“Have It Your Way” by Neil Connelly

Have It Your Way

A Depression-era mother, my Grandma Qualter brought me out to eat only on rare occasions. A stellar report card, a birthday, might merit a trip to Burger King. And always the same scene, her scanning the overhead menu, ordering in a Brooklyn accent that stood out in Pennsylvania: “I’ll have the French fried potatoes, a chicken sandwich, two Coca-Cola drinks, and a plain hamburger patty.”

Here, the hapless teenager looked up from the register. Clutching her purse with both hands, my grandmother would conclude, “And I’ll pay you fifteen cents for the patty.”

The worker might adjust their paper hat crown before offering, “A hamburger is twenty-five cents.”

Firmly she’d correct them. “I don’t want a hamburger sandwich. I want a hamburger patty.” Nodding at me, she’d explain, “The boy won’t each bread. So I won’t pay for it.”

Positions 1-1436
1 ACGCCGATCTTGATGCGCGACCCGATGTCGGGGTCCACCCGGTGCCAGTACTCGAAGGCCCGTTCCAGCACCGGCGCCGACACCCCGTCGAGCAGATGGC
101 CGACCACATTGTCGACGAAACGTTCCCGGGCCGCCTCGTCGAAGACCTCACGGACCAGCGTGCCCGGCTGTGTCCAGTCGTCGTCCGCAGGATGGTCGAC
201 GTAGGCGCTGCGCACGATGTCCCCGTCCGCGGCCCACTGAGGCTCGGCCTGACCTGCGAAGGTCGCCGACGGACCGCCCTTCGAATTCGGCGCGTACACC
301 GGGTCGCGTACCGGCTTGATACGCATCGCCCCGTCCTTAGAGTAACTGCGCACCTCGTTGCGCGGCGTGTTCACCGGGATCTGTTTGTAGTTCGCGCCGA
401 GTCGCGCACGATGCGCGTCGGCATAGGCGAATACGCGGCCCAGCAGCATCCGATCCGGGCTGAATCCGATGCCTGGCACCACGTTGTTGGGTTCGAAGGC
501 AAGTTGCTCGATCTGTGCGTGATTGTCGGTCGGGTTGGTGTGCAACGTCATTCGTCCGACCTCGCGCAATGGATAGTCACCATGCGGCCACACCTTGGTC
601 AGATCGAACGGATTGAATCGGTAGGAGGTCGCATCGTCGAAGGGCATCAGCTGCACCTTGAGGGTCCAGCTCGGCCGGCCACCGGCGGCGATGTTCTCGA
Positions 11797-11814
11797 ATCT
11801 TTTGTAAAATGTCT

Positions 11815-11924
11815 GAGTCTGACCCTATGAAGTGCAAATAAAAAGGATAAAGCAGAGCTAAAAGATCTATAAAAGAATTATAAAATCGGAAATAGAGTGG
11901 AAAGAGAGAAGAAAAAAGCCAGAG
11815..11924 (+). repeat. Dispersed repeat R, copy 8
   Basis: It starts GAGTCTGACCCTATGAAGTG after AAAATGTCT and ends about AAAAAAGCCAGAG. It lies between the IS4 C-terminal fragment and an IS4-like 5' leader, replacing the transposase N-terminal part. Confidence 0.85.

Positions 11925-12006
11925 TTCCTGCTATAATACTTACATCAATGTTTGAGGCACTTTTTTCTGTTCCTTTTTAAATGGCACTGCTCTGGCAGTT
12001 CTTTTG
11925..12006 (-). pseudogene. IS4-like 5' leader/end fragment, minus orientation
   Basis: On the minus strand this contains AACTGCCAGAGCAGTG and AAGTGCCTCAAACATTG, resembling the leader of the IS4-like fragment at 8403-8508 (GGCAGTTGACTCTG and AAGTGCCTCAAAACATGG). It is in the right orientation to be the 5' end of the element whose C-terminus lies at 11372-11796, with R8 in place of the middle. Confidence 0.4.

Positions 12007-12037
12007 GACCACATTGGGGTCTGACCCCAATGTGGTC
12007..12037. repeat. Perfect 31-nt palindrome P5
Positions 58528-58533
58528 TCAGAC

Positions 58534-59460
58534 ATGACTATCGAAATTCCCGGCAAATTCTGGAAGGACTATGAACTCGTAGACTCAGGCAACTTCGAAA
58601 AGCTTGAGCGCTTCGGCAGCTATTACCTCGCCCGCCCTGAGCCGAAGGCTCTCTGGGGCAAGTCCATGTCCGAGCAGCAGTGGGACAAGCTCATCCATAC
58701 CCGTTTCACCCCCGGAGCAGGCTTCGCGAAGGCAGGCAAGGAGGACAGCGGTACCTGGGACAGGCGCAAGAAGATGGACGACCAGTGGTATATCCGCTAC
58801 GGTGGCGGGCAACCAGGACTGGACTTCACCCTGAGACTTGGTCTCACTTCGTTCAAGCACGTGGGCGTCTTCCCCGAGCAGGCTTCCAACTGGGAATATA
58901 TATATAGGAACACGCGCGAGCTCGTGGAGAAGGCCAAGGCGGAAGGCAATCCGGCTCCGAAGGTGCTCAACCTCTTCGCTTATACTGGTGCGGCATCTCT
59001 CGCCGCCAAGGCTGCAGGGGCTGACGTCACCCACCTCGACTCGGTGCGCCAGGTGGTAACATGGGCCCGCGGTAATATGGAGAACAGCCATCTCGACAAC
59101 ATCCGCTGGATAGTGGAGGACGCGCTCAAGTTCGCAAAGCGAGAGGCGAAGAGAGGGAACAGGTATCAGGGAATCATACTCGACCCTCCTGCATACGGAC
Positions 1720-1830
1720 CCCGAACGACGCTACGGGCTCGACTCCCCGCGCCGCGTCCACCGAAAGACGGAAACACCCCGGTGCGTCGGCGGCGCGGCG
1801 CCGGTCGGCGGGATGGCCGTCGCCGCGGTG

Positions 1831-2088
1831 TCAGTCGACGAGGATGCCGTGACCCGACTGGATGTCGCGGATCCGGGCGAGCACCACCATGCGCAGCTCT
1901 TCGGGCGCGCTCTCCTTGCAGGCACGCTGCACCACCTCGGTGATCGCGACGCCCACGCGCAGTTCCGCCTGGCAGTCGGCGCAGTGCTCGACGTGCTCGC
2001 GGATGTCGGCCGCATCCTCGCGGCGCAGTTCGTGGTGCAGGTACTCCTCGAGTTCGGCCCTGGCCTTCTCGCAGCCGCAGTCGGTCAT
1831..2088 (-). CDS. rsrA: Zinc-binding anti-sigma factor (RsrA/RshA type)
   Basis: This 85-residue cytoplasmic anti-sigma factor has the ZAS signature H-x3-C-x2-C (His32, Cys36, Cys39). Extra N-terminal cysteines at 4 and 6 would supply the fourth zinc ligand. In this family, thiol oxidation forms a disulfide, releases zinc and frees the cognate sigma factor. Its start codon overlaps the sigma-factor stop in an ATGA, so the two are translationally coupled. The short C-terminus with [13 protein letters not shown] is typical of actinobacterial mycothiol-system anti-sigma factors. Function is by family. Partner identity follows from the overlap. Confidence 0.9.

The cashier might glance at the menu where the prices were listed, or scratch their neck, or stare blankly at the register. “We don’t even have a button for that.”

Prepared, Grandma upped the ante. “Bring me your manager.”

They tried logic, indignation, policy, fairness. All tactics fell before her. I suspect every defeated soul simply pitched in a dime to move the line along.

Later, in her kitchen, she’d unload her purse, pulling out handfuls of straws, packets of salt and sugar, a thick stack of napkins. All these were neatly stored in a drawer. If she saw me watching, she’d explain, “They’re included in the price of the service.”

Neil Connelly, author of eight books, teaches creative writing in his home state of Pennsylvania at Shippensburg University. See more at neilconnelly.com.